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EdTech company Kami reaches 27 million users

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3 September 2021

Software that started as a way for three University of Auckland students to collaborate on their study notes has recently hit 27 million users worldwide. Kami’s cloud-based platform allows educators and students to annotate, view, edit, and collaborate on digital documents from anywhere, transforming the way educators engage and interact with their students.

Kami experienced astronomical growth in 2020 as schools around the world quickly responded to Covid-19 by adopting digital solutions to engage with students remotely. That year, they grew from 8 to 22 million users in 180 countries, welcoming an average of one million new users per week during the height of global Covid-19 lockdowns. 

Kami was recently named a finalist in the “Exporter of the Year to the USA over $10 million” category at the 2021 AmCham-DHL Express Success and Innovation Awards.

Another example of Kami’s success is in its growing team. Co-founder and CEO Hengjie Wang says. “Over the past year, Kami has more than doubled to a team of more than 50 – most right here in Auckland. This comprises more than 50% female employees, and with at least 17 ethnicities represented across the diverse team.”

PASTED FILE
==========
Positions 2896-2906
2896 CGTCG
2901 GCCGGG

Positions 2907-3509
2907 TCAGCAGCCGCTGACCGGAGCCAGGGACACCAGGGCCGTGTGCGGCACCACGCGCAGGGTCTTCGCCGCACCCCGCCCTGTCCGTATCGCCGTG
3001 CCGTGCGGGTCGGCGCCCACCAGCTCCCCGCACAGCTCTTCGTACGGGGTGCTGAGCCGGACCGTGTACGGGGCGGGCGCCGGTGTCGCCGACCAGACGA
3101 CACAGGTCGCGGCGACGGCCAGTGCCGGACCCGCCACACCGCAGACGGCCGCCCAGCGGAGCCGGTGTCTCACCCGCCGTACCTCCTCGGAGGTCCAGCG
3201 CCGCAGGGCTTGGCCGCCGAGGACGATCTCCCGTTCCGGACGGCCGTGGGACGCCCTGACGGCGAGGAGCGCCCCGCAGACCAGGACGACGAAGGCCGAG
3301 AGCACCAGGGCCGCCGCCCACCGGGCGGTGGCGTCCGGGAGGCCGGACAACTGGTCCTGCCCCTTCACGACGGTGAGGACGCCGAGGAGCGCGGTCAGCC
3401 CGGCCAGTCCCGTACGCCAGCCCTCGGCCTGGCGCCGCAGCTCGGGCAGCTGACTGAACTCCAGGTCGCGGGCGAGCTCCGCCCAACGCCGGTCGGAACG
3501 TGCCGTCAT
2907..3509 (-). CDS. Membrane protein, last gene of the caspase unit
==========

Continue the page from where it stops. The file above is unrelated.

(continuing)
Keeping their global community at the heart of what they do has been key to dealing with Kami’s rapid growth. Co-founder and COO Alliv Samson says, “Innovation has been a crucial pillar in all facets of Kami’s operations, from inception right through to its current scaling and growth. For a company that is still a relatively small team, yet has a product that is used by more than 27 million people worldwide, well-organised, helpful and consistent customer communication is vital for growth and innovation. 

“Kami places heavy importance on its community when looking at innovations and this is a constant cycle of improvements. For example, our CEO Hengjie also leads the customer success team. As part of this role, he speaks to a minimum of six international users every day to gain insights into what is performing well, and what needs to be adjusted to suit their usage.” 

More than half of the Kami team speak to users on a daily basis, ensuring they are aligned on what is needed to help classrooms thrive and continue to deliver to teachers’ and students’ evolving needs. Kami’s continued product innovation has brought a plethora of benefits to users including saving teachers’ time, improving learning outcomes, and increasing student engagement in both physical and digital classrooms. Enabling teachers to move into paperless education also saves schools money and provides better outcomes for the environment.

Kami began in 2012 when Alliv, Hengjie, and fellow co-founder and CTO Jordan Thoms entered their idea (called Notable at the time) into the $100k Challenge, Velocity’s flagship business planning competition delivered by the Business School’s Centre for Innovation and Entrepreneurship (CIE). They made the finals and gained a place in CIE’s Launchpad programme where they had access to resources and support to further develop their start-up.